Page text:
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IRON DOORS, an interview with Stephen Manuel
IRON DOORS (2010), a new psychological thriller to make you think. About an investment banker with no name (we never get his name in this film so he’s a kind of Everyman investment banker) wakes up to find himself stuck inside a vault with no way out. ‘No food. No water. No way out.’ We experience his loneliness, hunger, thirst, frustration and even his hallucinations with him as he struggles to stay alive… or we are also left to wonder if he is even alive at all and maybe he has been dead all along?
In an interview with Stephen Manuel, we discussed his highly symbolic film, which leaves one full of questions and theories as to what it’s all about. Okay, our interview was conducted in the wee hours of the morning after a spooky night out, just so it would feel more authentic and fitting with the film and the freaky Fantastic Zagreb Film Festival mood.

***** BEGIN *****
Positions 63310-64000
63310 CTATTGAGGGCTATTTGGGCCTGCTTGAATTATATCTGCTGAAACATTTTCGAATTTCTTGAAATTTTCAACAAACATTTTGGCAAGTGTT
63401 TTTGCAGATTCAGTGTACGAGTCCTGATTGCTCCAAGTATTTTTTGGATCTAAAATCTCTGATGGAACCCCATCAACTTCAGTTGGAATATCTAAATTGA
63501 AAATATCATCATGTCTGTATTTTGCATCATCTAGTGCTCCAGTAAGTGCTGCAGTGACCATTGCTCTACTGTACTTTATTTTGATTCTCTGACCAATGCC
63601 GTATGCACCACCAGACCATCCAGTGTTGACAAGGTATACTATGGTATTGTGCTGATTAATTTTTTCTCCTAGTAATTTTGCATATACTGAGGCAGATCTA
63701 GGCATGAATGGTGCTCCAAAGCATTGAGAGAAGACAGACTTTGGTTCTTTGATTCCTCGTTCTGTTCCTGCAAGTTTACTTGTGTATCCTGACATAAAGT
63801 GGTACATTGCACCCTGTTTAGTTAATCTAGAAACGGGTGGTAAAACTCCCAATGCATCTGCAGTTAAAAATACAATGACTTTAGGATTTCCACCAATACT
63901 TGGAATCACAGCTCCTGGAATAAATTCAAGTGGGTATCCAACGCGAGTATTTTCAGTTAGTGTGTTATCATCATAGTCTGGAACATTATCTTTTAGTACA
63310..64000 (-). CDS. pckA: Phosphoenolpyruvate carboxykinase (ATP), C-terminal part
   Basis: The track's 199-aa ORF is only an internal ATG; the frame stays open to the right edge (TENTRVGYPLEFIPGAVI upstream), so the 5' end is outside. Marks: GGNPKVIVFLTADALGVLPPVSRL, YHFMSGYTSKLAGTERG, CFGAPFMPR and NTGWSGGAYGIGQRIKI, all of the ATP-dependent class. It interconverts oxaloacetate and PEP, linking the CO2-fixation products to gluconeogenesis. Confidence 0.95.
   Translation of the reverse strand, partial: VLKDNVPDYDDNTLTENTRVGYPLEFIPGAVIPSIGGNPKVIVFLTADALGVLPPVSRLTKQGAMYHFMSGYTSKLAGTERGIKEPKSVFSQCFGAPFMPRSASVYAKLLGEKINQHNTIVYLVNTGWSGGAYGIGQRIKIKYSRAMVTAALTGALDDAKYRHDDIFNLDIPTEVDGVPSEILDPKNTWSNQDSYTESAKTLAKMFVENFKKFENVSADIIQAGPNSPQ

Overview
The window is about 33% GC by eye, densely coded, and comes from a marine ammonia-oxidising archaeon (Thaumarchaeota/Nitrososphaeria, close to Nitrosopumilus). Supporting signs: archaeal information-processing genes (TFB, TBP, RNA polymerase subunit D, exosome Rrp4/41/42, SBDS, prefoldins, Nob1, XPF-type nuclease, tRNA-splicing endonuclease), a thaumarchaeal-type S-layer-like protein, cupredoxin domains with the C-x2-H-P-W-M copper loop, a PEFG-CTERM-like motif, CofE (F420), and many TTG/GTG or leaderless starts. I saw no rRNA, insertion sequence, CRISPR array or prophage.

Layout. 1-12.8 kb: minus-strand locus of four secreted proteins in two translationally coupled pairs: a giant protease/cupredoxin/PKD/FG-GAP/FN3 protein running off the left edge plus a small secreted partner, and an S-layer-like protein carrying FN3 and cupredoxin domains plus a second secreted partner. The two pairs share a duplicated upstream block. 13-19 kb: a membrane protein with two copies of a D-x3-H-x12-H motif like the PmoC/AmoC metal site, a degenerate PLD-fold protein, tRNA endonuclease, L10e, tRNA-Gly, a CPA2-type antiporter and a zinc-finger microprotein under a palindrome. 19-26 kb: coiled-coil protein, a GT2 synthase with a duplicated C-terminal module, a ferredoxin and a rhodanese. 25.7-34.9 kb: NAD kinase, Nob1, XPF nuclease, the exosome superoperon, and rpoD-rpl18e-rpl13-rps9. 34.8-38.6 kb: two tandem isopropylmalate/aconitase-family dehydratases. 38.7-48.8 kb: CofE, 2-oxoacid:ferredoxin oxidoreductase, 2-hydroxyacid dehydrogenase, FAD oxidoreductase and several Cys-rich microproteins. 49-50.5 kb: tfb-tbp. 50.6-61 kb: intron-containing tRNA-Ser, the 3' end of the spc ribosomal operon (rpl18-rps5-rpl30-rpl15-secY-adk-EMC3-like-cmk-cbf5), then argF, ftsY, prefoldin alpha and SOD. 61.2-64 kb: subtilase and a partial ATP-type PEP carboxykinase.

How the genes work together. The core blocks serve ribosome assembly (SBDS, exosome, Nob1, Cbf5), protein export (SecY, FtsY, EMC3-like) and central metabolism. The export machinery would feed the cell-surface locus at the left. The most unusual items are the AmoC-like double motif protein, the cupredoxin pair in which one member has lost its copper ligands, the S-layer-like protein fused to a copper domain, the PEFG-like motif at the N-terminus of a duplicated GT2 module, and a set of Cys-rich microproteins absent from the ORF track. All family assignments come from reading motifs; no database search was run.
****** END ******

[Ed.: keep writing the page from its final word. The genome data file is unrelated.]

ME: So, you had this interesting film. Let me start by asking you, what the hell would you like to say about your very tripped out, wigged out film IRON DOORS?
STEPHEN: LOL. Okay, well the movie is called IRON DOORS, and it’s in 3D.
ME: I have to express my shock that you are distributed by the same distribution company as A SERBIAN FILM (2010) which is one of the most shocking and gratuitous films I think most of the industry has ever seen. So, how does it feel to have your movie distributed by the same company as A SERBIAN FILM?
STEPHEN: Oh, you know about that film do you? Yeah, Jinga Films with Julian Richards. Nice guys. I actually know those guys that made that movie and they seem pretty normal, I must say. They don’t really go drinking so I was quite surprised. But I didn’t see the film. That’s an interesting question because I never really thought about it. When we signed on with them, they didn’t have A SERBIAN FILM yet. So, the guys who are our distributors are really cool. They’re really fun and they’re not weird.
ME: Ah, good you are saying nice things about them because we’re on tape.
STEPHEN: Oh really? We’re on tape? Oh, I didn’t know!
ME: Yep! So, let’s get to your film. Your movie is IRON DOORS with Axel Wedekind and Rungano Nyoni. She was great by the way.
STEPHEN: Yes, she is!
ME: Can you tell us a quick summary of your film?
STEPHEN: No food. No water. No way out. Dying to get out.
ME: Wow! And I have the summary here: ‘A young man must escape from a mysterious locked vault before he dies from dehydration.’